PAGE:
Last week, Carlos Correa, superstar shortstop and the top player on most free agent rankings, shocked the baseball world by signing a three-year deal worth a little over $100 million to join the Minnesota Twins. There’s a ton to unpack here. Questions have to be raised about the changes in agents, the length of the contract, the decision to join a team that lost 89 games and finished dead last in a cold weather and unfriendly hitting ball park.
For Seattle Mariners fans, the biggest question that has to be answered is…Did the AL West just open up a year earlier than we all expected?
The Houston Astros, for all their flaws and transgressions, have been the class of the American League for the past seven seasons. Four division titles, two wildcard berths, three seasons with over 100 wins, three AL championships, and a 2017 World Series title. If you take out the shortened 2020 season, the Astros have averaged 96 wins since 2015. This run has had many incredible heroes and talented players, but the run will always be connected to the dynamic duo of Jose Altuve and Correa; and now their shortstop, their captain, has left them.
The Astros, and the AL West crown, are now vulnerable. I would not have made that statement last week. I assumed Correa was returning, but that 7.2 WAR and Platinum Glove talent is gone, and there is no Trevor Story to soften the blow. Is Jeremy Pena really ready to take over at shortstop? What does Justin Verlander have left in the tank? The same questions can be asked of Brantley, Altuve and Gurriel, all on the wrong side of thirty.
The Astros will be good, but they have legitimate questions now. That is not something they’ve had to really deal with during their run…on the field at least. The Seattle Mariners have questions too, but they also have put together a ball club that has incredible potential.
The Mariners needed a front of the rotation pitcher, and got 2021 AL Cy Young winner Robbie Ray. They needed to find more consistent offense, so they went out and acquired All-Star talent in Adam Frazier, Jesse Winker, and Eugenio Suarez. Their first wave of young potential stars are all almost called up to the bigs now, and that led to a competitive 2020 team, and a magical 2021 season that resulted in 90 wins.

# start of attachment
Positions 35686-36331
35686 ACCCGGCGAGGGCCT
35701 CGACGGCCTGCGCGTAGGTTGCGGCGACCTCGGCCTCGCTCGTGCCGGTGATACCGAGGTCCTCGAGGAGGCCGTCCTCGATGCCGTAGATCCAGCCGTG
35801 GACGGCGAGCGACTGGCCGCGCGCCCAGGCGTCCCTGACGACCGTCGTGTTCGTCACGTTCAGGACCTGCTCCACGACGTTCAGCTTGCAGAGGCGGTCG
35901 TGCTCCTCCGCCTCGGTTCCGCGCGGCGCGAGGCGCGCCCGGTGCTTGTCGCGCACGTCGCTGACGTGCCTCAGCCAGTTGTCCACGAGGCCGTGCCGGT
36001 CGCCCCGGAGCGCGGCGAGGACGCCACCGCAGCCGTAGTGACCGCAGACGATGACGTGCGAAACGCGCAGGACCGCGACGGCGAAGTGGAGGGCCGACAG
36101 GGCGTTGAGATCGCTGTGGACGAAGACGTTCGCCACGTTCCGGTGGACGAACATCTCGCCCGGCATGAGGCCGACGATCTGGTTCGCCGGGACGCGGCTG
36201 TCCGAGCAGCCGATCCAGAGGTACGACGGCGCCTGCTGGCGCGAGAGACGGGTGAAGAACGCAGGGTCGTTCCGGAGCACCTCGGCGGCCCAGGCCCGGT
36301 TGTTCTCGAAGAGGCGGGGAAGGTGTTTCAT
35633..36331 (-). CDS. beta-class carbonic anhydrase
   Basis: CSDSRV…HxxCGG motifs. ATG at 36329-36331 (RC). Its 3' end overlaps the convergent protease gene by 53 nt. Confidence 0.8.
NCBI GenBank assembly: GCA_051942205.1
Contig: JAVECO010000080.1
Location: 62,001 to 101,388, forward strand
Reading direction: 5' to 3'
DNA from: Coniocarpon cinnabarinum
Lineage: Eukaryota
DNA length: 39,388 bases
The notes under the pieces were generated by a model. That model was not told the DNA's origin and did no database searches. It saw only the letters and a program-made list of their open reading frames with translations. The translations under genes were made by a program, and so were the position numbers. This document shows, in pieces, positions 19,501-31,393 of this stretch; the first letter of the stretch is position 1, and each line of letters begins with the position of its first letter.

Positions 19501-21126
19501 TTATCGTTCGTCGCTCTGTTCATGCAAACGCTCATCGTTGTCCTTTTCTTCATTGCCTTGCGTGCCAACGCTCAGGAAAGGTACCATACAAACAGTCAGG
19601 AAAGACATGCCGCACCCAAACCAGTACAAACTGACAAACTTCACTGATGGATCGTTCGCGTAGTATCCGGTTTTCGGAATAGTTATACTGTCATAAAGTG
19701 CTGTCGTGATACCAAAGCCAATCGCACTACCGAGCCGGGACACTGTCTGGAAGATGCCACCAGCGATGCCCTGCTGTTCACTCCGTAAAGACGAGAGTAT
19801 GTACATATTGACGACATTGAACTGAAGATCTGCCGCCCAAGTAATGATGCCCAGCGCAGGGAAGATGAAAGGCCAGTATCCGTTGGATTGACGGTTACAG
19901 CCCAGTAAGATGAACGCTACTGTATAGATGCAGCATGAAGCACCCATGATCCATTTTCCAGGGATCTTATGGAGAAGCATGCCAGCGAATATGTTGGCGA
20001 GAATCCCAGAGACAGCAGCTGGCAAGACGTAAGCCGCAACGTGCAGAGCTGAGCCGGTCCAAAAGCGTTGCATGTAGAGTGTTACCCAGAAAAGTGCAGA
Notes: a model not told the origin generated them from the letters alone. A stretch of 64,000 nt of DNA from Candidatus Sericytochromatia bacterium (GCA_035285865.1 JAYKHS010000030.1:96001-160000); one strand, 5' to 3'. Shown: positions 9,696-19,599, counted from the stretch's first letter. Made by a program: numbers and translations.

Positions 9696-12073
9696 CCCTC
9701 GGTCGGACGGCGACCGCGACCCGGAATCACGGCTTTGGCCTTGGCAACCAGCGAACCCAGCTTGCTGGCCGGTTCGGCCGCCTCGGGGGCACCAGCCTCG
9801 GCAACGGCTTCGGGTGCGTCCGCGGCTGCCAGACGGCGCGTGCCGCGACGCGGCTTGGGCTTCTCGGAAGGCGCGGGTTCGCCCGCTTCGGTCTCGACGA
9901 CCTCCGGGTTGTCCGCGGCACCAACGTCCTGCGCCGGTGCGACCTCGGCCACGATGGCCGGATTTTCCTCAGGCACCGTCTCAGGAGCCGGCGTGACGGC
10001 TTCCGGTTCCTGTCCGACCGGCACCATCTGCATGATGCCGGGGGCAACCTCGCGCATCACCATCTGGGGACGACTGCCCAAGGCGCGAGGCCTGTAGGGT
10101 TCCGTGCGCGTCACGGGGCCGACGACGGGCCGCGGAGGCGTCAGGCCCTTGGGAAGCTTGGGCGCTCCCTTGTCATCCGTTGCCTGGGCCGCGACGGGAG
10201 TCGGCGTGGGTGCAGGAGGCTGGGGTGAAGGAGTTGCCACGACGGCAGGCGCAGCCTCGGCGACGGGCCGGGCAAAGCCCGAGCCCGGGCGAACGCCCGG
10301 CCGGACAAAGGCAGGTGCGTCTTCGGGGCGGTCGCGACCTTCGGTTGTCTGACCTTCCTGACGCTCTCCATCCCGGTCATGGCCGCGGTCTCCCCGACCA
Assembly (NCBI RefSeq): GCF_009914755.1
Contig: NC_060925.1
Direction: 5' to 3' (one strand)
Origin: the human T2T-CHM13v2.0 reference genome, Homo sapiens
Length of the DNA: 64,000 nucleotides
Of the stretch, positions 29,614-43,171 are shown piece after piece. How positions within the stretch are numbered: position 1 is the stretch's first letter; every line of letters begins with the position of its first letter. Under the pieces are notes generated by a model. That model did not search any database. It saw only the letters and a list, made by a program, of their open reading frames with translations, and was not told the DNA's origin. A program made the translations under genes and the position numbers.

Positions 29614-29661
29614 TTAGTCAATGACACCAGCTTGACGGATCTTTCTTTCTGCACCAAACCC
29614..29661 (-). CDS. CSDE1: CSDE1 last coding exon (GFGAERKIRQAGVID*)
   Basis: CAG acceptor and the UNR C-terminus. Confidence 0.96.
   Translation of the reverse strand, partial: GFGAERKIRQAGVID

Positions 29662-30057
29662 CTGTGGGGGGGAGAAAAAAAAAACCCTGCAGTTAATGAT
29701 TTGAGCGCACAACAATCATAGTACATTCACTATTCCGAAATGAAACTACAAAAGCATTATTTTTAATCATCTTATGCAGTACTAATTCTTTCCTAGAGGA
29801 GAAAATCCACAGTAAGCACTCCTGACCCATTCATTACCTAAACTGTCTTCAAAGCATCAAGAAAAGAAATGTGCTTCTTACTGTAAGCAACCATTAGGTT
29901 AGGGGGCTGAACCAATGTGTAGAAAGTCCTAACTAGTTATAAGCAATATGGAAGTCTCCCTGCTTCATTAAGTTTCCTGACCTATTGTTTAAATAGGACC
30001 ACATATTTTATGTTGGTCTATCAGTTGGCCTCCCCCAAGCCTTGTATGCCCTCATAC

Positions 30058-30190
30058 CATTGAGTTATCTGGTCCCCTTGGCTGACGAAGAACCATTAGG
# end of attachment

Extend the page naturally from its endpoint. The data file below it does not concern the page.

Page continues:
Most importantly, the M’s are about to have two superstar level prospects join the club full time this summer in Julio Rodriguez and George Kirby, and they’re bringing a different level of talent (and hope) than this team has seen in a long time.
The pitching looks better.
The hitting looks better.
The Mariners will be better.
Is it enough though?
If you asked me today, I’d guess the AL West standing would end up looking like this:
1. Houston Astros 93-69
2. Seattle Mariners 91-71
3. Los Angeles Angels 85-77
4. Texas Rangers 80-82
5. Oakland Athletics 61-101
Houston’s loss of Correa will cost them a couple of games, while the Mariners rise in talent/acceptance of natural regression on luck and bullpen gives us one more win than last season, but likely gets Seattle into the new Wild Card Series. The M’s are close, and as Jerry Dipoto stated last week, this team is not done being built, and will likely continue to be tweaked through July. If the M’s are close, they’re going to go get another high level bat, or a front end of the rotation arm. They do that, they can catch the Correa-less Astros and win the West in 2022.
The Seattle Mariners have been building towards legitimate contention ever since 2018. The process has been anything but smooth, but it has also led to results. The slow climb is how most championship teams are built. The Mariners tasted success in 2021. They need to taste champagne in 2022.